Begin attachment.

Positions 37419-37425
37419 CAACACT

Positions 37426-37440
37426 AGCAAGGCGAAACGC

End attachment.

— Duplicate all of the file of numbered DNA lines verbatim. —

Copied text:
Positions 37419-37425
37419 CAACACT

Positions 37426-37440
37426 AGCAAGGCGAAACGC